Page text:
- Close-Range Combatant: Even among the SMG class, as Huckleberry's main perk increases its recoil as it fires, making it do best when it's too close to miss your opponent.
- Gatling Good: Quite interestingly, this gun has a internal rotary cylinder in the receiver that also acts as its magazine, despite the weapon being single-barrel.
- More Dakka: When its main perk is active, it'll spew bullets like crazy and possibly forever so long as you keep landing kills. This makes it a pretty close rival to Riskrunner and even Sweet Business!
- Shout-Out: The Huckleberry's original Flavor Text was "I'm yours."
- Unorthodox Reload: Huckleberry's unusual mechanical design means its reload action stands out, as your Guardian removes an internal cylinder from the top and pops it a new one, almost like someone loading a shell into a pump-action into the barrel instead of the tube.
Ace of Spades
- "Folding was never an option" - Cayde-6
Cayde-6's trademark hand cannon, the Ace of Spades is reclaimed by the player Guardian at the conclusion of the main story of Forsaken. While it's a returning exotic from The Taken King (and no longer exclusive to Hunters), the Ace has been overhauled from its original incarnation - it has lost its signature Maverick perk, but gains a new one in the form of Memento Mori, which grants six extra-damage bullets when reloading after a kill. Of course, the gun still retains Third Eye, which grants radar while aiming down the sights, and Firefly, which causes enemies to explode on precision kills.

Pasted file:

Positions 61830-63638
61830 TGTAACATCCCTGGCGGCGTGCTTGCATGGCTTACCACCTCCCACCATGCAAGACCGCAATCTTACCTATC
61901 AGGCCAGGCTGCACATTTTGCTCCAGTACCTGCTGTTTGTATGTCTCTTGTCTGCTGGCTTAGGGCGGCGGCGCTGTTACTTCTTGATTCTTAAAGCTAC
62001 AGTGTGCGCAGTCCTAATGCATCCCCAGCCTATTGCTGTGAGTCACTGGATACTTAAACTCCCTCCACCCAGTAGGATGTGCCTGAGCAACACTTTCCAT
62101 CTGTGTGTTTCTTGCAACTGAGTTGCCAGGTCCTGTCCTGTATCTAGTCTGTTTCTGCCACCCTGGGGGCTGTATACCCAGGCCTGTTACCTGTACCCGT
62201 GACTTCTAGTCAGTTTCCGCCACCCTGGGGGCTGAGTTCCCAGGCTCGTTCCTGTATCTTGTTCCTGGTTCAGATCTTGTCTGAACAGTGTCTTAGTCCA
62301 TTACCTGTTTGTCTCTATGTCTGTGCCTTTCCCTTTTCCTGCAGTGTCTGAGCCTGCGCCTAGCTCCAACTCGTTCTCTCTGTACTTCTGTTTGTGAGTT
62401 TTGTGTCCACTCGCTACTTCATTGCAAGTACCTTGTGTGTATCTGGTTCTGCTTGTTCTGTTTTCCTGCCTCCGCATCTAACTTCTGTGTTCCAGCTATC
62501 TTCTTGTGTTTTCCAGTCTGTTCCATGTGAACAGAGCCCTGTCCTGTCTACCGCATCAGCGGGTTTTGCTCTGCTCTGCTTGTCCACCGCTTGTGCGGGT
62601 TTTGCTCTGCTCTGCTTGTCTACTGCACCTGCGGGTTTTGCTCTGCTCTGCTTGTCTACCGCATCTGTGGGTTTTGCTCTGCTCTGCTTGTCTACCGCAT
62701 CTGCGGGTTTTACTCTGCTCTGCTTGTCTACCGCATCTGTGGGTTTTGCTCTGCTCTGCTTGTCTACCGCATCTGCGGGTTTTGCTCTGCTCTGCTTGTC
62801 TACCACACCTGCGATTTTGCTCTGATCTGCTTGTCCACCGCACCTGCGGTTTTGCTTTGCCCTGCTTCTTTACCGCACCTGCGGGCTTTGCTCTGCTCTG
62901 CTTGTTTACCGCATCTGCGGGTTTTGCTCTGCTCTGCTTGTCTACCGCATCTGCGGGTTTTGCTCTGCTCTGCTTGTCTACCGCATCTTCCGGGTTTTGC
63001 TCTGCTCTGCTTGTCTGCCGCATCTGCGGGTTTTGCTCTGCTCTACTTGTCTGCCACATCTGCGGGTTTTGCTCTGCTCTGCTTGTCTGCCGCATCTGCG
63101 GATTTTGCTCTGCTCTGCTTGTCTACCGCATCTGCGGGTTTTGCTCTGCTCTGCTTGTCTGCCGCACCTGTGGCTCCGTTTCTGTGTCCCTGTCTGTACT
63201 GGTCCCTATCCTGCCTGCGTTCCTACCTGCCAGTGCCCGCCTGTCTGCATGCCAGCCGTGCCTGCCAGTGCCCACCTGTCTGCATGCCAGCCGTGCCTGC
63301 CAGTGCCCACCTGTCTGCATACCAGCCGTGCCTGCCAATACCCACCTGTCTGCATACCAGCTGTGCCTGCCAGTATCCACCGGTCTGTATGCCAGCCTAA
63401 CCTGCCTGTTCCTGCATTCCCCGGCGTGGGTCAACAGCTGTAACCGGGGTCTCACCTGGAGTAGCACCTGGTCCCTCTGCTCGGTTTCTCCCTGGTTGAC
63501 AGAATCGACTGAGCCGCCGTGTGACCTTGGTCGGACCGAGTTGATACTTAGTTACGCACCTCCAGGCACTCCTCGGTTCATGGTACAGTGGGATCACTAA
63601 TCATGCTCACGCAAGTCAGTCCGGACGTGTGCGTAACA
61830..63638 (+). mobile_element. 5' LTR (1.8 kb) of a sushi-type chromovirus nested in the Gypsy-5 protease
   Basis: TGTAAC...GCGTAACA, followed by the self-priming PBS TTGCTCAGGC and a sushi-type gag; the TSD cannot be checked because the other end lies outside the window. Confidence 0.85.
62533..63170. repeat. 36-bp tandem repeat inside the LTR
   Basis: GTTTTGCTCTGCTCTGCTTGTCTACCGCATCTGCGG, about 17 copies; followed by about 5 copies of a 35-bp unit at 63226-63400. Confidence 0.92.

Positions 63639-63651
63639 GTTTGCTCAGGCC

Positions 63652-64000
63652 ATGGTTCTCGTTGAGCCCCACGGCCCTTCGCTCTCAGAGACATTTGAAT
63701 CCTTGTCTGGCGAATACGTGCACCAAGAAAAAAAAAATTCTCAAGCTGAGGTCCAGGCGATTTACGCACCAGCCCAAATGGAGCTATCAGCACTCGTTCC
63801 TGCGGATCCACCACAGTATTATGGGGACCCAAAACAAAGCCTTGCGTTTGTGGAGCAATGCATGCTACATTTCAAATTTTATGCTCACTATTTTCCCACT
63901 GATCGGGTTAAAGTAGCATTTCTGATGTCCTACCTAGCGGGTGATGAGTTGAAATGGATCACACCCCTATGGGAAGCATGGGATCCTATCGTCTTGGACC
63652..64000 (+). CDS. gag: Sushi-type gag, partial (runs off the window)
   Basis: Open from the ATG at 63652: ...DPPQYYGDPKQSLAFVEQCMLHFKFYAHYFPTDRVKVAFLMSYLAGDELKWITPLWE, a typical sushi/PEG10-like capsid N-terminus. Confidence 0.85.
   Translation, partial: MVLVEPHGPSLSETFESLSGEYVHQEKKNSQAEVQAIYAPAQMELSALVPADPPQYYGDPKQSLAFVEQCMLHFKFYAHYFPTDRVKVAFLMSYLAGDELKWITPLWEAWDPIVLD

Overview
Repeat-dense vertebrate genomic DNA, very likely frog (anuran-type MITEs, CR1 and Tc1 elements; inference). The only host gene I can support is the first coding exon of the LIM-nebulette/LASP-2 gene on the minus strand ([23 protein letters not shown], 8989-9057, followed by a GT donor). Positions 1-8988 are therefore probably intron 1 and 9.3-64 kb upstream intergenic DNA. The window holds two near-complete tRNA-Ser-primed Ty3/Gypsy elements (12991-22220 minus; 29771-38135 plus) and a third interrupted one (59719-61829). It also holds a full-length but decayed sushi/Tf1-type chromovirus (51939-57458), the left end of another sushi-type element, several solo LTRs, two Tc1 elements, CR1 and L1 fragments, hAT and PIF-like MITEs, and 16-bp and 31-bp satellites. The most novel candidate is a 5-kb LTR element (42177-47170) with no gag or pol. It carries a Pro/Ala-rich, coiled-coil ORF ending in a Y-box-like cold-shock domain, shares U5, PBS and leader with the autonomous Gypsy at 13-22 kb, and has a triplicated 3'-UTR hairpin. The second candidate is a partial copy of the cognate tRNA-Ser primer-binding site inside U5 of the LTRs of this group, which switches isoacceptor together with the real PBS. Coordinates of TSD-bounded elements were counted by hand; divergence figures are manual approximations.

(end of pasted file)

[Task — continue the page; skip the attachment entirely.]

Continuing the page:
- Ace Custom: It's a variant of the original game's Hard Luck Mk. 52 hand cannon (which itself is likely manufactured by Tex Mechanica), built by Banshee-44 on commission from Cayde.
- Boom, Headshot!: Ace's Firefly perk rewards precision kills, causing enemies to explode into Solar light and greatly boosting its otherwise lackluster reload speed.
- Gun Twirling: Instead of twirling when drawing it like in the first game, the twirling is now part of the reload animation.
- Meaningful Name: Besides being named after Cayde's son, "Ace," the "ace of spades" is the highest card in the deck in English-speaking countries, fitting Cayde's Playing Card Motifs. In legend and folklore, it's also known as the death card.
- Simple, yet Awesome: Unlike most Exotics, Ace of Spades doesn't really have any specific gimmick that requires the player to alter their playstyle - it's simply a solid, high-capacity hand cannon that packs a lot of basic perks - Firefly combines two extremely powerful basic perks in Dragonfly and Outlaw, and Memento Mori carries the attributes of both MIDA Multi-Tool's Third Eye and a suped-up version of Kill Clip.
- 13 Is Unlucky: Gained one extra bullet from its original Taken King incarnation to pack a 13-round cylinder, which is pretty huge compared to other hand cannons, likely referencing the number of suits in a deck of cards and being an ironic joke about Cayde's gambling.
- Tragic Keepsake: Following the story events of Forsaken, your Guardian can collect its pieces and keep it in memory of Cayde-6.
- Unorthodox Reload: The unique reload animation sees the user twirling the gun backwards, letting gravity empty the cylinder before refilling it with a speedloader.
- Your Head Asplode: Firefly causes enemies to explode into Solar light on scoring a headshot kill.
- "My mother had a shotgun we called the Chaperone. Kept us alive out there before we got to the City." Amanda Holliday